Adding a DNS ANAME on Windows Server Core

I’m getting ready to have an integrated environment on my server. I have a Windows domain controller up and running and I’m about to get my CentOS 7 join the domain.

Before I can go on, CentOS 7 needs to be able to communicate with the DNS server that I created on the Windows Server Core. The IP address of the DNS server in my network is And the domain name is

A DNS server can have multiple zones. Let’s see what kind of zones I have by executing the following command.

$ Get-DnsServerZone

I have the following zones on my DNS server.

Now let’s see what DNS ANAMEs we have.

$ Get-DnsServerResourceRecord -ZoneName ""

It gives you the list of DNS entries in the zone. I have a CentOS 7 host that I have assigned a static IP address to and I’m going to make sure I can resolve it.

$ Add-DnsServerResourceRecordA -ZoneName "" -AllowUpdateAny -Name "dockerhost01" -IPv4Address ""

By executing the command above, as long as a machine can talk to the DNS server, it can resolve to In other words, is mapped to

If necessary, you can remove the DNS entry by executing the following command.

$ Remove-DnsServerResourceRecord -ZoneName "" -RRType "A" -Name "dockerhost01"

Next, I’m going to ssh into my CentOS 7 VM and then configure it so that it asks the DNS server on Windows Server Core to resolve names.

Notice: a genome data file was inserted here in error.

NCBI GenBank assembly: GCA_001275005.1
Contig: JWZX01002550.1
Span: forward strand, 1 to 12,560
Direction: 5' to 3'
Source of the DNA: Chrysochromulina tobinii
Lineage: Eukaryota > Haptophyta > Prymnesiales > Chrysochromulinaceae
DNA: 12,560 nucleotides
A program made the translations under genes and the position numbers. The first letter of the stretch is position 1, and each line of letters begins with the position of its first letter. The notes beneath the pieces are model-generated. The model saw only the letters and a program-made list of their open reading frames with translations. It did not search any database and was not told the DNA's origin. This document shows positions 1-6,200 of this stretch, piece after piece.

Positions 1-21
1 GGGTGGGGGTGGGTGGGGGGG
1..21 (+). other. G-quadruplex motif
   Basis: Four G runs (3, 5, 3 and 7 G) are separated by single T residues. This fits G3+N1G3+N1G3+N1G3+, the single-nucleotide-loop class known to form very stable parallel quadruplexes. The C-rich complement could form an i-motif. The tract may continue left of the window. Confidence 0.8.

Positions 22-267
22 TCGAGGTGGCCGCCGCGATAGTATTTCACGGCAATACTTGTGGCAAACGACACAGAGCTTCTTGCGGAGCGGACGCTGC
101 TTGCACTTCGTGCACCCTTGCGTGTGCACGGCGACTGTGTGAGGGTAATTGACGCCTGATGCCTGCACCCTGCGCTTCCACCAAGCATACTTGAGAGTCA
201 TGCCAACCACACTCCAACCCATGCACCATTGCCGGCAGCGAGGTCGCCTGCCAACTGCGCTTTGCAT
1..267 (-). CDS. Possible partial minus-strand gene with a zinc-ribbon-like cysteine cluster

# vi /etc/sysconfig/network-script/ifcfg-[your network interface]

In the text file, add the following entry. Change the IP address and the domain name to fit your environment, obviously.


I have DNS1 point to my Windows Server Core with DNS server. And DNS2 and DNS3 are pointing to OpenDNS. Save and get out by :wq in vi.

Restart the network by executing the following command.

# systemctl restart network

Once that’s done, the system writes these data in /etc/resolv.conf. Check it by executing the following command.

# cat /etc/resolv.conf

Now try pinging and the IP address is resolved and get a response.

Now we are ready to get this host to join the Windows domain!

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